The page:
The Germans aren’t famous for their sense of humour, but even the sternest is likely to have raised a smile at the chaotic rebranding of Siemens Healthcare.
In May 2016 the 45,000 staff of Siemens Healthcare attended an event where – with a straight face – leaders of the 120 year old company announced one of the biggest names in healthcare technology would became Siemens Healthineers.
The quirky and strange name was just the beginning. Attendees (including leading journalists in tech, healthcare and IT) watched in horror as live actors in coloured bodysuits danced to a four-minute animated cartoon rendition of Siemens’ new Heatlhineers song.
The event made headlines across the world, but for all the wrong reasons.
Since then, this epic fail has become something of a legend in the event world and has been hilariously spoofed in a series of viral videos.
It’s easy to laugh, and question just what Siemens was thinking. In fact, the Germans have a word for it, schadenfreude, which roughly translated means experiencing pleasure at the misfortune of others.
There are a number of reasons why the event didn’t work. If you understand them, you won’t make them yourself. We take a look at why the Siemens rebrand was a perfect example of how not to manage a corporate event – and how you can avoid their mistakes.
Respect the brand
Siemens is a traditional business with a long history and an enviable pedigree. It also sells its equipment, machines and expertise to the healthcare sector – not one that’s often treated with levity.
The problem with the relaunch and the event is that it fundamentally misrepresented the brand. In fact, the proud history of the company has seemingly been erased in a rush to create a 21st century business. There’s precedent here – remember Consignia?
It’s even more confusing, as legally speaking the business remains Siemens Healthcare. So lesson one is to understand your brand - if you’re planning an event, make sure that it supports and strengthens your brand, not damages or destroys it.
The Siemens Healthineers song is just one of a number of failed attempts to put corporate slogans and beliefs to music. The problem is, in almost all cases it quite simply doesn’t work.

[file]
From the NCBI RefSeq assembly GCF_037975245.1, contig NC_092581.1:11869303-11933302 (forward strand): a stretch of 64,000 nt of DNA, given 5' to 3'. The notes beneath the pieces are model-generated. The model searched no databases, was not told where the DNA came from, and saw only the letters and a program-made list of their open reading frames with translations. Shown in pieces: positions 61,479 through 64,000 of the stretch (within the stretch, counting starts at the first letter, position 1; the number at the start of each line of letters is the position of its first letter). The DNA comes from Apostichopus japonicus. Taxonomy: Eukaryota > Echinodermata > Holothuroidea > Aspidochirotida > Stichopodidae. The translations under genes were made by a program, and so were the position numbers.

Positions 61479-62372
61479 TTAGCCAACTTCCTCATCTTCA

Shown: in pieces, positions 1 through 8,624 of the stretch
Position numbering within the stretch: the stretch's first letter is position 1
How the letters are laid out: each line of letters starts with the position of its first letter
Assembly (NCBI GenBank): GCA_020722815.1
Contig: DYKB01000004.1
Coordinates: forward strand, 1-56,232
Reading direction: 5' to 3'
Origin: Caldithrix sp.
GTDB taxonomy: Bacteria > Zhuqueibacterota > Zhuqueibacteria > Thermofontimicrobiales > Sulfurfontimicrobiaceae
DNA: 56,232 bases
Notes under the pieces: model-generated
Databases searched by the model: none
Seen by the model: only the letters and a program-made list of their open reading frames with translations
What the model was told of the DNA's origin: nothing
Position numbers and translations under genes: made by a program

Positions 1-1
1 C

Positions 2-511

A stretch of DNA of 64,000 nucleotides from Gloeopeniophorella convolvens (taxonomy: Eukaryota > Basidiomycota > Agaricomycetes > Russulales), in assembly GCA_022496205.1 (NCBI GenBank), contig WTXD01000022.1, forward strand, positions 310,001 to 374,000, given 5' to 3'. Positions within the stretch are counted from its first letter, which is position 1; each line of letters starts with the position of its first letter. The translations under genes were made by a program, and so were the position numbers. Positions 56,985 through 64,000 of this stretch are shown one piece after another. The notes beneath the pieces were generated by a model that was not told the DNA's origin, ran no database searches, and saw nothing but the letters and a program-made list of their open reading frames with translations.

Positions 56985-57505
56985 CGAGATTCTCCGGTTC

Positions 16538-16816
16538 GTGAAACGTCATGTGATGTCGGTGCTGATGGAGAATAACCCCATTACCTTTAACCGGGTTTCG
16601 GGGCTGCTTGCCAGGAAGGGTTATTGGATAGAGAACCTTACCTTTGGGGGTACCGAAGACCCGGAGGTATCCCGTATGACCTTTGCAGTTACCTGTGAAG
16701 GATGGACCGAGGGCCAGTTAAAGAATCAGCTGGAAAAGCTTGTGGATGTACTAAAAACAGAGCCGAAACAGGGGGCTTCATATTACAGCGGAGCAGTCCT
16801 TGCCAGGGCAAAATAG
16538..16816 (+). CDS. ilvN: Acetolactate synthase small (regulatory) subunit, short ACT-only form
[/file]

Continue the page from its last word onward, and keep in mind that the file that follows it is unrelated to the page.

Corporate songs are just one gimmick. According to those who attended this particular event, the dancers in bodysuits were treated with a variety of reactions including laughter and bemusement.
Technology and innovation can have a place at events. At Cleartech Live we increasingly use technology to break down the barriers between the audience and those delivering the event, creating real-time interactions that can be incredibly valuable.
(For more info see: http://www.cleartechlive.co.uk/service/interactive-services/)
So lesson two is that gimmicks like live performances can work with your event but only if it strengthens your event and works for your brand and business. If it doesn’t then cut it out.
It’s all about the audience
Healthineers isn’t likely to appear in a dictionary any time soon, because it’s an entirely made up that made little sense to those outside a small group who thought it up.
The purpose of the event was to help create a positive shared culture among its staff. What it actually succeeded in doing was, for a mercifully short time, to make the organisation a figure of fun.
It’s easy to assume that as you are planning and paying for the event that it’s all about you. But it isn’t. It’s all about the audience. Siemens forgot that and you shouldn’t.
When planning your event, your brand and business need to be at the forefront of you mind. At Cleartech Live we work with organisations and businesses of all sizes to help them plan and deliver events that engage and excite their audiences.
So the next time your marketing department hands you a brief to create an event that will WOW your delegates, feel free to run it past us – we’ll help you to ensure that your event is remembered for all the right reasons!
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